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This Summer Will See 25 Transatlantic Boeing 737 Routes

by Staff


  • Air Canada, Air Saint-Pierre, Icelandair, United Airlines, and WestJet have Boeing 737 flights between North America and Europe this summer.
  • They have 25 routes with an average of 22 daily departures.
  • WestJet last used the 737 across the North Atlantic in 2022, and its return plays a massive role in the record number of services.

One in every 26 flights from the US and Canada to Europe will be on a 737 this summer, nearly all of which will be operated by the MAX. This finding is based on examining OAG data for all flights between June and September.

Transatlantic 737 services: a summary

As the figures below show, there have never been so many 737-operated flights across the North Atlantic as planned between June and September.

There will be an average of 22 daily departures (double for both ways) against 55 for Airbus A320s/A321s and 578 daily for all equipment combined. As this is an average, some days will have more services and others fewer. (I deliberately excluded 2020/2021 as there were few flights.)

Source: OAG. Figure: James Pearson

The high figure in 2018 was driven by Norwegian, which had flights to Providence and Stewart that year. The significant drop in 2019 was mainly due to the grounding of the Boeing 737 MAX.

While the record number goes hand-in-hand with the general rise in single-aisles and Icelandair’s increase in 737 MAX flights, WestJet has played a vital role.

Canada’s second-largest operator first used the narrowbody type to Europe in June 2014, when the 737-700 (shown below) flew between St John’s and Dublin. It was WestJet’s first transatlantic service. However, its 737 stopped being used to Europe in 2019, only to return in 2022. Now, WestJet has scheduled the highest number of flights yet.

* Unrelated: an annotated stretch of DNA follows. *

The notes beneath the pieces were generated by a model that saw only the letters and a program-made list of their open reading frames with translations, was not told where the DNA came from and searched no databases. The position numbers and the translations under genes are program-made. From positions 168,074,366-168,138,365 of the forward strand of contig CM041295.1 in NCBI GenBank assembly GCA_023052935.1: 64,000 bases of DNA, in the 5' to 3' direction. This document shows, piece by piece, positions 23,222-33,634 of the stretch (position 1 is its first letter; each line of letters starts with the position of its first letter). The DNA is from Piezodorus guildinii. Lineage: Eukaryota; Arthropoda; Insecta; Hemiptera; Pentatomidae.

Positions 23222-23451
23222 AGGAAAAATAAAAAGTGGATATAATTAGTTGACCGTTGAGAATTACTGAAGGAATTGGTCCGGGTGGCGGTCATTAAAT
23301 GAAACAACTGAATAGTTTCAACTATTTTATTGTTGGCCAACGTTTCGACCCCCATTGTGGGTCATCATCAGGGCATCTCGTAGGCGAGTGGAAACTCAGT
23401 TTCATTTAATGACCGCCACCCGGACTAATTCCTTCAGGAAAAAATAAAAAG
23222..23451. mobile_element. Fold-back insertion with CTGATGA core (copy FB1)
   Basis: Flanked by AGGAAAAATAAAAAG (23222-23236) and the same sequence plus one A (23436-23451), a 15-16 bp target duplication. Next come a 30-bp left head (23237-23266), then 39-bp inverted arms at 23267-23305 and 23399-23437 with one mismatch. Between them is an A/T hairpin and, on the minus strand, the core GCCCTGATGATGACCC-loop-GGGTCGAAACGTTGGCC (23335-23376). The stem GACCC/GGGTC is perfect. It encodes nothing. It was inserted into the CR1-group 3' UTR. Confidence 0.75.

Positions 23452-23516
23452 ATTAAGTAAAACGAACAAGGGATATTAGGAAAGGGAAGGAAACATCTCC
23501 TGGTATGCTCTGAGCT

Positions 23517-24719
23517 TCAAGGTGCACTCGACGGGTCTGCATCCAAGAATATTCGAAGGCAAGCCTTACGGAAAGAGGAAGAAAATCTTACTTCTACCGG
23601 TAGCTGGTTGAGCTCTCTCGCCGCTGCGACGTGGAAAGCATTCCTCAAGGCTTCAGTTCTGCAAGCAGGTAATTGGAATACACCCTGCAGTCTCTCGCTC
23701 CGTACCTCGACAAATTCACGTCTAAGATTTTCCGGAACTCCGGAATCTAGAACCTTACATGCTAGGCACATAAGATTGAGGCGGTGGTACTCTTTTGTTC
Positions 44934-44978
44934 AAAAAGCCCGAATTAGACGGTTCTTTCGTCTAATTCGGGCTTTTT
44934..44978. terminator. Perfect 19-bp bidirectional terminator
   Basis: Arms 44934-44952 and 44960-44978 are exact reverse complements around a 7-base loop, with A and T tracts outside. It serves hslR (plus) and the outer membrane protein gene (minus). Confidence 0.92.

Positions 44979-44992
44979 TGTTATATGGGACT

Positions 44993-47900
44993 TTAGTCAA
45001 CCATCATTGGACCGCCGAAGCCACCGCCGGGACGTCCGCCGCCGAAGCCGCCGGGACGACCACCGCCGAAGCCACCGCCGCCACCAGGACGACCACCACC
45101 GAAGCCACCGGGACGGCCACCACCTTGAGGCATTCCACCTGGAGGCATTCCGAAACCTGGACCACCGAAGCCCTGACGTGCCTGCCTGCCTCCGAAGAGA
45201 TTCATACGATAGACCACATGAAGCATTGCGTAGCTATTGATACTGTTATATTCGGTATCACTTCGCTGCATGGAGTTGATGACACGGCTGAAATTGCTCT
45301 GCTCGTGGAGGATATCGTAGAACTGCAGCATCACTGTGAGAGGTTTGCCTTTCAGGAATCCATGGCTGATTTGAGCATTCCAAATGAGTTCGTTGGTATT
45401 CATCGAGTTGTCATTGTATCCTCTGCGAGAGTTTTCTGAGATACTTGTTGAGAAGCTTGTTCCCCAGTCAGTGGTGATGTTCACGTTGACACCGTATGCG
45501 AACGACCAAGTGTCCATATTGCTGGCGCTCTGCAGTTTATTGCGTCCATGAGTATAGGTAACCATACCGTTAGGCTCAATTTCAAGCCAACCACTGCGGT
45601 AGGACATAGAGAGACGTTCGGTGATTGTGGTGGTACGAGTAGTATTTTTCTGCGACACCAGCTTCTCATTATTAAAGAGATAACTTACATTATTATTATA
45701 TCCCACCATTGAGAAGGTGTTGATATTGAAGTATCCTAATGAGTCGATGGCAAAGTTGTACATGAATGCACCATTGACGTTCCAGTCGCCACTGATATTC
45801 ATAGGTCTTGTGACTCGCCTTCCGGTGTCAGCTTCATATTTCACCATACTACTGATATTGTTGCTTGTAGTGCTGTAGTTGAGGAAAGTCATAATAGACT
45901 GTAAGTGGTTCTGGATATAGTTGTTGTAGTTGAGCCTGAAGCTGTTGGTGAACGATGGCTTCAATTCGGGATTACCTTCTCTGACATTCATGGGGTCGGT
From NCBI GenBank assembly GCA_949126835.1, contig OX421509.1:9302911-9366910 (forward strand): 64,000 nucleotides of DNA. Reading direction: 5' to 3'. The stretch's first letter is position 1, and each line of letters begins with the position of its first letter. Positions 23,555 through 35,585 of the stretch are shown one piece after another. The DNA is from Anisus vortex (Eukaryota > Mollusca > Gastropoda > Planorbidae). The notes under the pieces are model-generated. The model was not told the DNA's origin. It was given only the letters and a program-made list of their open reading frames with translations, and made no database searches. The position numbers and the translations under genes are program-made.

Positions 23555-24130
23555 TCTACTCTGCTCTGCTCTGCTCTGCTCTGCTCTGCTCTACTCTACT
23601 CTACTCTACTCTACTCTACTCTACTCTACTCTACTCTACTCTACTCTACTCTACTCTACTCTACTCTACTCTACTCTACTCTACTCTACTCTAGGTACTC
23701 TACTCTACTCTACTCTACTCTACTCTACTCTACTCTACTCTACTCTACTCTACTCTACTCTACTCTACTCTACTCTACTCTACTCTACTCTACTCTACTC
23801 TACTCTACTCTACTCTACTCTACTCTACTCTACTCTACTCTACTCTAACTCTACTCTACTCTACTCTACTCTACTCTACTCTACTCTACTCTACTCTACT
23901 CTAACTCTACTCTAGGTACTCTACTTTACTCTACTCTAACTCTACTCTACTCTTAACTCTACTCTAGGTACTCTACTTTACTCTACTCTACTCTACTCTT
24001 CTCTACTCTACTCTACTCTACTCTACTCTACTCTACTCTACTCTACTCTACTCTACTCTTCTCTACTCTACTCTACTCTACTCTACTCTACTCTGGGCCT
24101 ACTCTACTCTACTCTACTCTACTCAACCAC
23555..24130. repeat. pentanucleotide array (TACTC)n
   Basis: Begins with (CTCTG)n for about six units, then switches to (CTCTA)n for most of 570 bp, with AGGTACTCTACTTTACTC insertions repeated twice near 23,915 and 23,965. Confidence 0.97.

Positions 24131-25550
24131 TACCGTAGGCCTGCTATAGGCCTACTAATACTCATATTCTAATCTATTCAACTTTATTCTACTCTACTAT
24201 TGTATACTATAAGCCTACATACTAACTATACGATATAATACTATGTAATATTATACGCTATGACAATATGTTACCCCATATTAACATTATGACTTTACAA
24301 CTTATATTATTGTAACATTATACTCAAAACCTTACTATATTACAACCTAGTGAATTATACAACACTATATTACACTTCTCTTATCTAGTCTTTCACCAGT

WestJet Boeing 737

Photo: Joe Kunzler | Simple Flying

737 operators and routes: Summer 2024

Frequencies, start dates, and more are not stated to make the big table easier to read. The exception is for new routes, while broad details are provided for those returning. Unless otherwise indicated, all aircraft are MAXs.

Icelandair also uses the 757/767 alongside the 737 on multiple routes. For example, the 737 MAX 9 will operate just seven of the 122 departures to Minneapolis this June-September.

Icelandair Boeing 737 MAX tails

Photo: Icelandair

While Saint-Pierre is located off the coast of Newfoundland in Canada, it is a part of France. For convenience, I include it here, not least as its summer-only, weekly, daytime transatlantic operation to Paris CDG is highly intriguing.


Routing (737 flights between June and September)

Air Canada

Halifax to London Heathrow, Toronto to Keflavik, Montreal to Keflavik

Air Saint-Pierre

Saint-Pierre to Paris CDG (737-700 wet-leased from ASL)


Keflavik to New York JFK, Boston, Washington Dulles, Chicago O’Hare, Toronto, Baltimore, Raleigh Durham, Detroit, Pittsburgh (NEW; begins on May 16th, four weekly), Vancouver, Halifax (last served in 2018), Orlando International, Minneapolis


Newark to Ponta Delgada


Toronto to Dublin (only served in 2022), Toronto to Edinburgh (only served in 2022), Halifax to London Gatwick (last served in 2022), Calgary to Keflavik (NEW; begins May 15th,four weekly), Halifax to Dublin (last served in 2022), St John’s to London Gatwick (last served in 2017), Halifax to Edinburgh (NEW; starts June 20th, three weekly; it flew to Glasgow for years, most recently in 2022)

I’ve flown the Airbus A321LR and Boeing 757 across the North Atlantic, but not the 737. Have you? If so, share your experiences in the comment section.

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